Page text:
All the other people working out at the gym?
Literally all of them. I thought they were all sneering at me and thinking, ‘She’s too old and fat, what’s that old hag doing here?’ But then I started working on this book and looking at all the research that showed just the opposite.
That people aren’t silently judging you?
There’s that great Juilliard study you mentioned in the book, where people guessed the winners in a classical music competition just by their body language, without hearing any sound. Which means people are likely judging you on your attitude more than anything.
That’s right. So I thought, I should just put myself out there, see what happens. I went to this big gym event and started walking up to people at random, total strangers, and saying hello. It became this self-fulfilling prophecy of acceptance.
Were they surprised by the sudden attention?
The first thing somebody said to me was, “Oh, we were all wondering if you were ever going to talk to us. We thought you were too cool for school.” I was shocked. They thought I was too cool and I thought they hated me. So I started changing everything about my attitude. If you exude a warmness and openness towards people, your social interactions will be so much more positive.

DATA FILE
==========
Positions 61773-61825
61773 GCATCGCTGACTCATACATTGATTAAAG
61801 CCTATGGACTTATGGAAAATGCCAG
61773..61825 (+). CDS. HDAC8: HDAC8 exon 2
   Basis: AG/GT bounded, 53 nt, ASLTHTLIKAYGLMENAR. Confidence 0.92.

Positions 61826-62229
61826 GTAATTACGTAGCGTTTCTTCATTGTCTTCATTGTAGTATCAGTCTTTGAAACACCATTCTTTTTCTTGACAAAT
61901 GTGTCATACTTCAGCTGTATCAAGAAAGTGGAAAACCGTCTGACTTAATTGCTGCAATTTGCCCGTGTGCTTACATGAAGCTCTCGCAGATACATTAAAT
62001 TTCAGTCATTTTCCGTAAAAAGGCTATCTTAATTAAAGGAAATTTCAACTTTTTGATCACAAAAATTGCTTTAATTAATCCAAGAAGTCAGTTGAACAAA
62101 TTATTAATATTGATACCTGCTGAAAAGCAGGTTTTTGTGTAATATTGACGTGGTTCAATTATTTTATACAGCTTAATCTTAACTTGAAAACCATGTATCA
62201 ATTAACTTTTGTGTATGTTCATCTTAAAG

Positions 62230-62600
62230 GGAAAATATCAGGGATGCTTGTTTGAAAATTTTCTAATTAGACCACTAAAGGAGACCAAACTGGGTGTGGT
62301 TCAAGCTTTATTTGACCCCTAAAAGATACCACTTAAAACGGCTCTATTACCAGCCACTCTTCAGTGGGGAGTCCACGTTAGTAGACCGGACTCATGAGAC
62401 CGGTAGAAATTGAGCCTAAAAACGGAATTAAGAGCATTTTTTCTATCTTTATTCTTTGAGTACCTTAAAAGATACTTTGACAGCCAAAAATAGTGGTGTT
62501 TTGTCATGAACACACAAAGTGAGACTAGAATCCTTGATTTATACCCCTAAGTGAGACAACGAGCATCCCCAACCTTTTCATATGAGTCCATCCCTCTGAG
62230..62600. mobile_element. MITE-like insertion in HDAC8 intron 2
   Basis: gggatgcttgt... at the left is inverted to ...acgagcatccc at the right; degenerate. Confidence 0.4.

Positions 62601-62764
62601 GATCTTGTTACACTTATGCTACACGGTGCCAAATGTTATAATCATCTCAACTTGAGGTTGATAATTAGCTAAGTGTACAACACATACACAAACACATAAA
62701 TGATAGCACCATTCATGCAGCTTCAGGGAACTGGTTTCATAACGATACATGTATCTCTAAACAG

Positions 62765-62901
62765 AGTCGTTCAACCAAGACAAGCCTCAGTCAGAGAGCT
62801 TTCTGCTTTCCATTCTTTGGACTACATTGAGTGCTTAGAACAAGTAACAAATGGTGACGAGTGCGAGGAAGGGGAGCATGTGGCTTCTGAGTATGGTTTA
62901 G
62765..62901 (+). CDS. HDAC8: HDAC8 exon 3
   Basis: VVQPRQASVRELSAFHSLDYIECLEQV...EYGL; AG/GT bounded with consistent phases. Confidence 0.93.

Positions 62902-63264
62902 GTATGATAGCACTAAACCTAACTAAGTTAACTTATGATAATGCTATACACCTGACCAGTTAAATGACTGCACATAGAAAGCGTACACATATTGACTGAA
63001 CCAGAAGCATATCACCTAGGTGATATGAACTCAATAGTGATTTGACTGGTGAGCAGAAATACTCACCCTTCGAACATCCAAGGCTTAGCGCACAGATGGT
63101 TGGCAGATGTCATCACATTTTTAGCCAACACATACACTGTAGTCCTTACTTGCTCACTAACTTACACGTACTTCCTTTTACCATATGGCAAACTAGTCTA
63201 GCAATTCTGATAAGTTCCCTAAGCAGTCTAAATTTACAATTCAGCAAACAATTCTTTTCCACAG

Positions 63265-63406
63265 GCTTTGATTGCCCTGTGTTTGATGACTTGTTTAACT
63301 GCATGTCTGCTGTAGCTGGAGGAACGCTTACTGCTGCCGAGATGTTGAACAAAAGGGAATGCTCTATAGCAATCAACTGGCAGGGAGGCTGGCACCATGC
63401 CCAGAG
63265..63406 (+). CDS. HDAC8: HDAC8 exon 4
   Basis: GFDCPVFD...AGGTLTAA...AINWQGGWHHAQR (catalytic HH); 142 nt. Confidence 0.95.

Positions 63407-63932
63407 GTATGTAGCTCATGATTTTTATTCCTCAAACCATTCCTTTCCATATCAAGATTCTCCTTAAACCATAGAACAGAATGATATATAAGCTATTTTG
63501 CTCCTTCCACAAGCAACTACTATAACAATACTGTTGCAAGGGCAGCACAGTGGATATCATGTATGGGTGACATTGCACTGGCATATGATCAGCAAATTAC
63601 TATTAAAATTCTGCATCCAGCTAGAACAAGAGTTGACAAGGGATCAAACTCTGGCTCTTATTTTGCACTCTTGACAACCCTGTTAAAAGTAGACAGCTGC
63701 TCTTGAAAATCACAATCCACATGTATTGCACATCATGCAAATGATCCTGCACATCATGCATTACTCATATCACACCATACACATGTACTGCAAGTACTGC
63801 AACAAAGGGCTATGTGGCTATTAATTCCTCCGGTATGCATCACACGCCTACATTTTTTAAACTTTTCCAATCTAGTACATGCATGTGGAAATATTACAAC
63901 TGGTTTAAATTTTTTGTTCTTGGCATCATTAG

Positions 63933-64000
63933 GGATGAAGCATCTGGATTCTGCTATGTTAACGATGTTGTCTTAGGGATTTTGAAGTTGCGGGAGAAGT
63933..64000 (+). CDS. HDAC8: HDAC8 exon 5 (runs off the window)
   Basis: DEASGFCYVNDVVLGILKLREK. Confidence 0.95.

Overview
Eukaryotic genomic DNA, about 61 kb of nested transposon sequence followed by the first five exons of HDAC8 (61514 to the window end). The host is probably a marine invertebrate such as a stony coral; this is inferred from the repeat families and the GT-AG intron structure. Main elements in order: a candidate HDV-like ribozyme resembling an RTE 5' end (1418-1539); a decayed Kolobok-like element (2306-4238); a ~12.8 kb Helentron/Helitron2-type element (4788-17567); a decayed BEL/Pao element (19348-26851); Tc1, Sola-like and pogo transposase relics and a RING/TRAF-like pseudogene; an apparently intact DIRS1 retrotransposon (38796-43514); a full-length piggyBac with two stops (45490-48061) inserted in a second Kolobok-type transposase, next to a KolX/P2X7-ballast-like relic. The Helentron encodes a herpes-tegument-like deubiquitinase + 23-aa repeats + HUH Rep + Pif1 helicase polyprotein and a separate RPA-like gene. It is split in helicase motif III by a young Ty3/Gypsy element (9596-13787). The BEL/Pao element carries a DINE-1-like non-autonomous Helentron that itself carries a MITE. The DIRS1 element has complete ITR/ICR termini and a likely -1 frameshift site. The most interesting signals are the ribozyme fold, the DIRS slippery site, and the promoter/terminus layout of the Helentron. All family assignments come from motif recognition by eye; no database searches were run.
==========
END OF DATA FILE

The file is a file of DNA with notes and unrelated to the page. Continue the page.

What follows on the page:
It’s such a revelation when you figure out that other people are too busy grappling with their own insecurities to be worried about criticizing you.
Right? Their sole purpose in life is not just to judge me. That’s so weird.
Here’s how I’d sum up your book in a sentence, and you tell me if I’m off the mark: Luck comes down to never underestimating the laziness of the human brain.
Yep, that’s about it.
It’s either manipulating our lazy brains or manipulating other people’s lazy brains.
When I was deciding whether to go back to the gym and start working out, at first I let my lazy brain take control. I told myself, it’s all about genes. My genes are crappy, so why even bother trying? This is just my lot in life.